There has been a strong movement by Apple and Google to adopt warmer colors on the screen, to help you fall asleep faster. Common wisdom was that blue light was more disruptive to people’s circadian rhythm than warm colors. Some past studies have suggested that blue light suppresses melatonin, a hormone that influences sleep. This might not be the case, according to a new study.
A new study, published in Current Biology and led by Dr. Tim Brown, suggests that it’s more natural to look at blue light in the evening and warm light during the day. “We show the common view that blue light has the strongest effect on the clock is misguided; in fact, the blue colors that are associated with twilight have a weaker effect than white or yellow light of equivalent brightness,” Brown said in a statement.
The team of researchers used specially designed lighting on mice in order to test how different wavelengths affect sleep patterns. Blue light proved less disruptive to mice’s sleep than yellow light of the same brightness, according to the researchers.
But the study was only carried out on mice, and its findings may not carry over to humans. Researchers noted that further studies are necessary to understand how human sleep patterns are affected by different light wavelengths.
“There is lots of interest in altering the impact of light on the clock by adjusting the brightness signals detected by melanopsin but current approaches usually do this by changing the ratio of short and long wavelength light; this provides a small difference in brightness at the expense of perceptible changes in colour.”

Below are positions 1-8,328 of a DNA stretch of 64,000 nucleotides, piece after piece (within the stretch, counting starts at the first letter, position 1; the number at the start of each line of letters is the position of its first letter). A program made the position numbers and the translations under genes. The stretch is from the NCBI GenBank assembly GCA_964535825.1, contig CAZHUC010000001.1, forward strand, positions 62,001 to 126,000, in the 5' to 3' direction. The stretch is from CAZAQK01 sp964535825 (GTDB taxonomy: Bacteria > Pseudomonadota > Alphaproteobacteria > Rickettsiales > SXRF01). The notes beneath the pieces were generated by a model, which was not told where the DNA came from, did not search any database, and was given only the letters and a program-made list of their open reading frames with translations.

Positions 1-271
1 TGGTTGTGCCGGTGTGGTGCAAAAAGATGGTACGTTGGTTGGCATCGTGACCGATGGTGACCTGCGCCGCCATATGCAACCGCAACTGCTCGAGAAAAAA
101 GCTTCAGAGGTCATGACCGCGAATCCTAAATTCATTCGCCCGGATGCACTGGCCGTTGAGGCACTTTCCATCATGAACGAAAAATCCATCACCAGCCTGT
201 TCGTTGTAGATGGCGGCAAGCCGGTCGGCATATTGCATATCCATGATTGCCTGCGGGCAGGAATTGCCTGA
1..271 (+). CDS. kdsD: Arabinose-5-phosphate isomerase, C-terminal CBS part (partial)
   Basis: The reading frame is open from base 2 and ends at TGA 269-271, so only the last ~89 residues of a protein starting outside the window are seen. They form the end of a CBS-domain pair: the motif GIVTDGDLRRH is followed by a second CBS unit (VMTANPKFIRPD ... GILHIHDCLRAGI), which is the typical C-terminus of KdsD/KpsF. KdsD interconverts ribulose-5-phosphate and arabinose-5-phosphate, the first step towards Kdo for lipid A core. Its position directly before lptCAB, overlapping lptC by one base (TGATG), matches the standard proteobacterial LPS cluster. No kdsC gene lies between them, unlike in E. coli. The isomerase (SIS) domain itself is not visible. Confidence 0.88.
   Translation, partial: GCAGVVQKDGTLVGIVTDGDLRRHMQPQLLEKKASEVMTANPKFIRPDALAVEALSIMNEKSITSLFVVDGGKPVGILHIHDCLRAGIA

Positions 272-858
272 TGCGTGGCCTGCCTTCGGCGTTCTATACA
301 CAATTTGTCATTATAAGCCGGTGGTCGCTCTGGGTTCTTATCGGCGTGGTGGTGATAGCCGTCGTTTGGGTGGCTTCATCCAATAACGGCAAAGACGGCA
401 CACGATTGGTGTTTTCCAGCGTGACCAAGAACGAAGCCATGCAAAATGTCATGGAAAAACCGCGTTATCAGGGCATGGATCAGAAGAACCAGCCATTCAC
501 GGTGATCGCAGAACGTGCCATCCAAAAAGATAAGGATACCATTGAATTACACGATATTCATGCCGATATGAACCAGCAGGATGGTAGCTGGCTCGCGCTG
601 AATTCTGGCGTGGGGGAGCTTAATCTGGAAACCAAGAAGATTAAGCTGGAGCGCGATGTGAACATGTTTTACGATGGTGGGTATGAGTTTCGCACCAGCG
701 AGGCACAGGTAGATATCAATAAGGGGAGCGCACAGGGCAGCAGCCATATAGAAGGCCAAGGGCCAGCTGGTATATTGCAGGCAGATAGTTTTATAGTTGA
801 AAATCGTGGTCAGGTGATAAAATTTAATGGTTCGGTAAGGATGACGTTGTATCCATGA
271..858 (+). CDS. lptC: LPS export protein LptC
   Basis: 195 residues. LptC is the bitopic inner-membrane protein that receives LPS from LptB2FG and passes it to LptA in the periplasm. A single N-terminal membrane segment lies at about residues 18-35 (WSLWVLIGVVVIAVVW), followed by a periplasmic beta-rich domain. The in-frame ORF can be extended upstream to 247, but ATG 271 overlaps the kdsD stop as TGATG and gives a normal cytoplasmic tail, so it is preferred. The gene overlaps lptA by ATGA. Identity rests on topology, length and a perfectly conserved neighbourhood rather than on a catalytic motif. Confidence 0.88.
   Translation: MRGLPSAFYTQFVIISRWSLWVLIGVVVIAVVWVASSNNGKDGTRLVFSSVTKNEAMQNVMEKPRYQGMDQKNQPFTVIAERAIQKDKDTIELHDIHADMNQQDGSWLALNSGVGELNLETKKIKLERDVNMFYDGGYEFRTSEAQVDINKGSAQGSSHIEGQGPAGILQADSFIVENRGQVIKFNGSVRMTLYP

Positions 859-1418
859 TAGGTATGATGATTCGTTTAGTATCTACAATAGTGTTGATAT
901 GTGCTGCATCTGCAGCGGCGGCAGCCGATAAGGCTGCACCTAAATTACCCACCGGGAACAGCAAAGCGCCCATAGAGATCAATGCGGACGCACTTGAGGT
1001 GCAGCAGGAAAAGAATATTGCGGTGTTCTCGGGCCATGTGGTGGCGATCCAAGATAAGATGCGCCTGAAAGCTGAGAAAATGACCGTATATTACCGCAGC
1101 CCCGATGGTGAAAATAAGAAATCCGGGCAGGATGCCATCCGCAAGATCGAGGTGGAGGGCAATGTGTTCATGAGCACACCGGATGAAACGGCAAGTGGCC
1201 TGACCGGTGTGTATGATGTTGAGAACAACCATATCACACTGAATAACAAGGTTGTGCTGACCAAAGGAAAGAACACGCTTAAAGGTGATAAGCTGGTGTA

Brown added: “We argue that this is not the best approach, since the changes in colour may oppose any benefits obtained from reducing the brightness signals detected by melanopsin. Our findings suggest that using dim, cooler, lights in the evening and bright warmer lights in the day may be more beneficial. Research has already provided evidence that aligning our body clocks with our social and work schedules can be good for our health. Using colour appropriately could be a way to help us better achieve that.”
I think the whole warm light vs blue light screen situation is a moot point, they are both bad for your eyes, which is why you should be reading on an e-reader for longer reading sessions, especially at night. E INK technology does not have a backlit screen, so there is no blue light or warm light shining in your eyes. Most e-readers do have a lighting system, but they LED lights are normally at the bottom of the bezel and project light upwards, evenly distributing the light across the screen. It never shines directly in your eyes.
Michael Kozlowski is the Editor in Chief of Good e-Reader. He has been writing about audiobooks and e-readers for the past ten years. His articles have been picked up by major and local news sources and websites such as the CBC, CNET, Engadget, Huffington Post and the New York Times.